Why a generational approach to fraud prevention is critical in the financial space
Fraud is an unfortunate constant in the financial space, with some age groups more likely to be targeted than others. At the same time, different generations have varying perspectives on the digital landscape and hold strong preferences for how they choose to interact with their institution. Taking a generational approach to fraud prevention allows institutions to offer greater fraud prevention while creating more positive customer experiences.
Effective fraud prevention to protect consumers
IDology’s 5th Annual Consumer Digital Identity Study shows that online account creation has increased across all age groups, but generations have different preferences for interacting with the digital landscape. Younger generations prioritize ease of use and speed, while older generations prioritize security. The research also found that 52% of those 18-24 reported they used a mobile device when creating an account online. Forty-two percent of those 65-75 cited that as their device of choice when creating an account online.
Gen Z and Millennials are more likely to experience identity theft than other generations. While their high online exposure plays into this element, these generations tend to be less proactive regarding securing their accounts. Roughly 70% of consumers 18-34 reported disliking when a bank required additional security checks to determine a high-risk transaction. Most consumers in this demographic also believe it’s a company’s responsibility to protect their personal information.
On the other hand, Baby Boomers are more likely to fall victim to social engineering scams like romance and fraudulent IT support. Financial institutions shouldn’t take these types of scams lightly either. In 2022, nearly 73,000 people in the US lost more than $1bn to romance scams. The median loss for romance scams was $2,400, but those aged 70 and over saw the highest median loss at $9,000.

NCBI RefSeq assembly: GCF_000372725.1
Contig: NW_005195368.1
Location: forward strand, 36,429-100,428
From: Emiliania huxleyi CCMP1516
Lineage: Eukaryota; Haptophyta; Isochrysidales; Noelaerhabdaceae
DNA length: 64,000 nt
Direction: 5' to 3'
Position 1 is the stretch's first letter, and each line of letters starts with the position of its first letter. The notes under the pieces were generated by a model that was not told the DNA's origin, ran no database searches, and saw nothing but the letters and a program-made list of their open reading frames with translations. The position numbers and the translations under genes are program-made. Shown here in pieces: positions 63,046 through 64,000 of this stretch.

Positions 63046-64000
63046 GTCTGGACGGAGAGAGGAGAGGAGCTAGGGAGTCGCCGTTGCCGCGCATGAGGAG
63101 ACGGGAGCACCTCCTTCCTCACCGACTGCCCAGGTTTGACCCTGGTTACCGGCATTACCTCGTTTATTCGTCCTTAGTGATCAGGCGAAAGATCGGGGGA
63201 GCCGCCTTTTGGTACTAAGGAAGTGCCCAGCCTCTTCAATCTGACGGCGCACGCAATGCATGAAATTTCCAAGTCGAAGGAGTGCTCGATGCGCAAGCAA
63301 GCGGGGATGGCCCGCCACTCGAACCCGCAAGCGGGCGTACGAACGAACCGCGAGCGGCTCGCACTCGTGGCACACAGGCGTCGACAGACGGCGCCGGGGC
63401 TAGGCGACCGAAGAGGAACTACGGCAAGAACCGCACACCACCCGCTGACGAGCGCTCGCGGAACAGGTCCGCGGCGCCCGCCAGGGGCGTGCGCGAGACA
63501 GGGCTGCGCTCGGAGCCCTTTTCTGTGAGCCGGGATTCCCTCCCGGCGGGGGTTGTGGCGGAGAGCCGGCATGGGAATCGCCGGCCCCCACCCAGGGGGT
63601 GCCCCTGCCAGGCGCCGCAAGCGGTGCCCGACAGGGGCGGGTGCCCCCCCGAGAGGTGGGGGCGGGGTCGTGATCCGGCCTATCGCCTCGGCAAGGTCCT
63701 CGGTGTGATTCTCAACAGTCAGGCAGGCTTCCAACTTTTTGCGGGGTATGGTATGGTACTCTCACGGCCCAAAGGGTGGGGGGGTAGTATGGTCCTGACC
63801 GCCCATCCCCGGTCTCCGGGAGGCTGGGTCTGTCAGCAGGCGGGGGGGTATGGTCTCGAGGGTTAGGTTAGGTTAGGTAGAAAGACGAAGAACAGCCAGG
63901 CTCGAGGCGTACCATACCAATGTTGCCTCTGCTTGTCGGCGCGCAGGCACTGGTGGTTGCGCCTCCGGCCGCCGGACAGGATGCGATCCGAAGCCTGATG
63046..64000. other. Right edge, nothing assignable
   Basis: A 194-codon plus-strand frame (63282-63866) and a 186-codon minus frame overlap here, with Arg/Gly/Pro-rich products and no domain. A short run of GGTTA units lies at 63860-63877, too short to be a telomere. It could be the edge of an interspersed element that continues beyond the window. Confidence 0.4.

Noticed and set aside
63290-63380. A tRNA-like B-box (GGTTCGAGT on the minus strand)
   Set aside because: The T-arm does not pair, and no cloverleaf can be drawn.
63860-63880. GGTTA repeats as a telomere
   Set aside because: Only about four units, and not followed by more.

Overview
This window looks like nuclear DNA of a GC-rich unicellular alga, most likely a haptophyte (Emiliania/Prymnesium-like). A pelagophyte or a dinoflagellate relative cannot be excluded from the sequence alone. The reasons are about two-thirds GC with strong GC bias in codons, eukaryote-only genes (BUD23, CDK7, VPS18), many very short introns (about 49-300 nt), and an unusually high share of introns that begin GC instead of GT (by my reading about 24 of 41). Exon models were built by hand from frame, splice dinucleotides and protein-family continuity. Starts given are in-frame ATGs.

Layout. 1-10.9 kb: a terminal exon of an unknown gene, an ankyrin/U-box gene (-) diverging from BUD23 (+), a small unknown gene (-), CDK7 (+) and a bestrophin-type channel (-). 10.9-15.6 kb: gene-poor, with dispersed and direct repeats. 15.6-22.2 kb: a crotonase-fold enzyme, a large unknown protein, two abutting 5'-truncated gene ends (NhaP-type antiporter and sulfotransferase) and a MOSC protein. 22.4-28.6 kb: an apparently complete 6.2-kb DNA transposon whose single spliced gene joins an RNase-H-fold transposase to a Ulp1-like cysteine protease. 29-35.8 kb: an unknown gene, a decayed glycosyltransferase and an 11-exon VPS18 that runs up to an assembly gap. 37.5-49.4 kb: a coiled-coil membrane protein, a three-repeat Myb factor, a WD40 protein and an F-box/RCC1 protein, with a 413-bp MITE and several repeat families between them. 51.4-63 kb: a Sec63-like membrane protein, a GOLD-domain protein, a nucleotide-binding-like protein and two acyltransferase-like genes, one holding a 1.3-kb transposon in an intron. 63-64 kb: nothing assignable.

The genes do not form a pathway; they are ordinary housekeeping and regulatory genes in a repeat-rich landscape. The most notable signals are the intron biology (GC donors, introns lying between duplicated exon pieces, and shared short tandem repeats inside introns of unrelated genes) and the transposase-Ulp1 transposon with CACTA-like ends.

A generational approach takes intelligent verification tech
To prevent fraud, institutions need to understand consumers of all ages and their past behavior. Verification techniques involving data documents and biometrics can help, especially for younger generations with limited credit history. This ensures access to quality financial services and reduces drop-off rates. Customizing verification strategies based on different generations’ preferences and behaviors can prevent fraud more effectively. A modern approach to fraud prevention with comprehensive identity verification can engage users and keep fraud at bay.
Knowing consumer preference for digital engagement is essential for understanding how to engage and verify users successfully, but it also plays a vital role in preventing fraud. Since these groups operate differently, institutions should expect different consumers to see different types of fraud. Institutions can’t have a one-size-fits-all strategy for fraud prevention, just like they can’t expect a single digital experience to work for every consumer. A modern approach to fraud prevention takes a comprehensive identity verification strategy.
To learn more about taking a generational approach to fraud prevention, download our white paper on Preventing Fraud & Inclusive Banking: The Importance of a Generational Approach from BAI’s Deep Dive.